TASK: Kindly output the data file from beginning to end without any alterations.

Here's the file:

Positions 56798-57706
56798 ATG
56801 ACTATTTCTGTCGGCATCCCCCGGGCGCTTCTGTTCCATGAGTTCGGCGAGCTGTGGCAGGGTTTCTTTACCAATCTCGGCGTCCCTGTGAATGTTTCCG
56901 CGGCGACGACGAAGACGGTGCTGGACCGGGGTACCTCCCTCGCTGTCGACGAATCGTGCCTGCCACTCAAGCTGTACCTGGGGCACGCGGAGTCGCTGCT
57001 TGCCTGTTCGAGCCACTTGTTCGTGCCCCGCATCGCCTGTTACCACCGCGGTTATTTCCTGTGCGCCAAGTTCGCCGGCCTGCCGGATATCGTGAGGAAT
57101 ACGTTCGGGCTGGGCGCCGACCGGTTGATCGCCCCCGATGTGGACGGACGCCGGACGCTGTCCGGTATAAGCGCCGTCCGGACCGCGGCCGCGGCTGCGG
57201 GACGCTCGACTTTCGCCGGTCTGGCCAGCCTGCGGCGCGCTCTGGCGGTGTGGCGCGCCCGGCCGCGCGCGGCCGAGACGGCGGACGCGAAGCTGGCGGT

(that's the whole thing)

Positions 56798-57706
56798 ATG
56801 ACTATTTCTGTCGGCATCCCCCGGGCGCTTCTGTTCCATGAGTTCGGCGAGCTGTGGCAGGGTTTCTTTACCAATCTCGGCGTCCCTGTGAATGTTTCCG
56901 CGGCGACGACGAAGACGGTGCTGGACCGGGGTACCTCCCTCGCTGTCGACGAATCGTGCCTGCCACTCAAGCTGTACCTGGGGCACGCGGAGTCGCTGCT
57001 TGCCTGTTCGAGCCACTTGTTCGTGCCCCGCATCGCCTGTTACCACCGCGGTTATTTCCTGTGCGCCAAGTTCGCCGGCCTGCCGGATATCGTGAGGAAT
57101 ACGTTCGGGCTGGGCGCCGACCGGTTGATCGCCCCCGATGTGGACGGACGCCGGACGCTGTCCGGTATAAGCGCCGTCCGGACCGCGGCCGCGGCTGCGG
57201 GACGCTCGACTTTCGCCGGTCTGGCCAGCCTGCGGCGCGCTCTGGCGGTGTGGCGCGCCCGGCCGCGCGCGGCCGAGACGGCGGACGCGAAGCTGGCGGT